macgratinI know summer is not the time for stew. Summer is for breezy salads and grilled meats and bowl fulls of steamed mussels or other fresh seafoods. But the salad thing gets tiresome day after day and I don’t have a patio where I could put a barbecue, even if I were allowed to have one in my condo complex. Sometimes I want to just throw a bunch of things in a slow cooker and be greeted by the delicate aroma of beef simmering in wine when I come home from work. The question becomes: what to do with all the leftovers? Sometimes I freeze them it in individual portions, sometimes I make la macaronade.

When I first came across the recipe for this dish in Patricia Wells’ classic French country cookbook Bistro Cooking I was surprised. It seemed a little declasse for a woman who is considered an authority on French cuisine. A bubbling leek and potato gratin is one thing, a gratin of macaroni quite another. But since I am a big fan of anything topped with cheese and baked in a hot oven, I soon became a convert.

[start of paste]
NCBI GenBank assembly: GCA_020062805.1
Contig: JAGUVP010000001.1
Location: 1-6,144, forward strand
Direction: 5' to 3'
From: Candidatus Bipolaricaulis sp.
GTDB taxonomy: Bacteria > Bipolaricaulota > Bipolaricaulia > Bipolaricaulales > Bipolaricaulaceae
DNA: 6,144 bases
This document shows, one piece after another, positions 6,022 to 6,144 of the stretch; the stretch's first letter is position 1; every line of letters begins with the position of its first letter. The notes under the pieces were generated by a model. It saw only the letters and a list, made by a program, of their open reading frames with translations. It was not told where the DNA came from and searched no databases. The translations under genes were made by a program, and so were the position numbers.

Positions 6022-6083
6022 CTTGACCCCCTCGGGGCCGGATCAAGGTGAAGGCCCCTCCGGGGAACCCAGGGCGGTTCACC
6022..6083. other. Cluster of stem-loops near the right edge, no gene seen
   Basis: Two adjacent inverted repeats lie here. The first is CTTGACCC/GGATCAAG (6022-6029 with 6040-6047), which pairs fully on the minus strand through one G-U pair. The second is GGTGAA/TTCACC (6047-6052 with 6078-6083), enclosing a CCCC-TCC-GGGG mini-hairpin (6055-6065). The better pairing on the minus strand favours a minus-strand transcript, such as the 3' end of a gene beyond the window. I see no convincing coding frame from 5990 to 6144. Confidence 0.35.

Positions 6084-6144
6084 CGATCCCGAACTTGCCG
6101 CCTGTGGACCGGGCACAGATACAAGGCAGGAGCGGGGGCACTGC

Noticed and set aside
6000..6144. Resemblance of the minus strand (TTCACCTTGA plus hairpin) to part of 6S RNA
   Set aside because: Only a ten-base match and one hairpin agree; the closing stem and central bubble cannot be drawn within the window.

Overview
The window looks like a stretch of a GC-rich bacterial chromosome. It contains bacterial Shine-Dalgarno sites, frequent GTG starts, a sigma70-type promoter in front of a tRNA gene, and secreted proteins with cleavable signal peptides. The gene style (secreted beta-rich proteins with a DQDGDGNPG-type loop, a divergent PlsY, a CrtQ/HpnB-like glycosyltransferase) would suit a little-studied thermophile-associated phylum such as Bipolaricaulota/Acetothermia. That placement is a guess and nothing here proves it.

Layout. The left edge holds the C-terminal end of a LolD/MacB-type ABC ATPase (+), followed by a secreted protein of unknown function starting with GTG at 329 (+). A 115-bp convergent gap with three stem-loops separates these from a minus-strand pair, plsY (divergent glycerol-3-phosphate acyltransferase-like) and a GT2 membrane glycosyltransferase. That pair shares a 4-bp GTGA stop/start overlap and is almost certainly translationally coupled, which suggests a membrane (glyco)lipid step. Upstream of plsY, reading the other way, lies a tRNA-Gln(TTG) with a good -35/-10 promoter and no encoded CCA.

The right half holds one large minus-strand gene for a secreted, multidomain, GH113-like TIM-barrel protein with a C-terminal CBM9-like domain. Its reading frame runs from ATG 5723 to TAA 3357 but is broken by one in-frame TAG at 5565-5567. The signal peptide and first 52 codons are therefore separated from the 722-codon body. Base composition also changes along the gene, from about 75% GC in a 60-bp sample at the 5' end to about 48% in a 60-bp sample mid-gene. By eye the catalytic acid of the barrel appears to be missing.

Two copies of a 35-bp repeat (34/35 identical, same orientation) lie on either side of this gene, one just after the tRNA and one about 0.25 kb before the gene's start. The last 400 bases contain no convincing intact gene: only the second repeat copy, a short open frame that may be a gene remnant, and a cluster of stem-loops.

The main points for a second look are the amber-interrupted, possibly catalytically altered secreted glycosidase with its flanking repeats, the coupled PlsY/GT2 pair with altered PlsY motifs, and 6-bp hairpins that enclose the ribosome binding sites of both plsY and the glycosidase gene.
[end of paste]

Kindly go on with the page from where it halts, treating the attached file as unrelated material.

To make an authentic macaronade, you must prepare a traditional French beef stew, such as an estouffade or daube.  The wine-rich broth layered with the pasta and freshly grated cheese makes a delicious meal anytime and is a perfect way to use up all those leftovers.

La Macaronade

Recipe from Patricia Wells’ Bistro Cooking

Serves 4



1 pound (500g) elbow macaroni

1 cup liquid (25cl) reserved from a beef stew

1 cup (3.5 ounces; 100g) freshly grated Parmesan cheese



1) Preheat the broiler. Bring a large pot of water to a roiling boil. Salt the water and add the pasta. Cook until tender. Drain.

2) Spoon half the noodles into a 2-quart (2l) gratin dish. Moisten with the stew liquid. Sprinkle with half the cheese. Add the remaining pasta, liquid and cheese.

3) Place under the broiler until the cheese is browned and bubbling.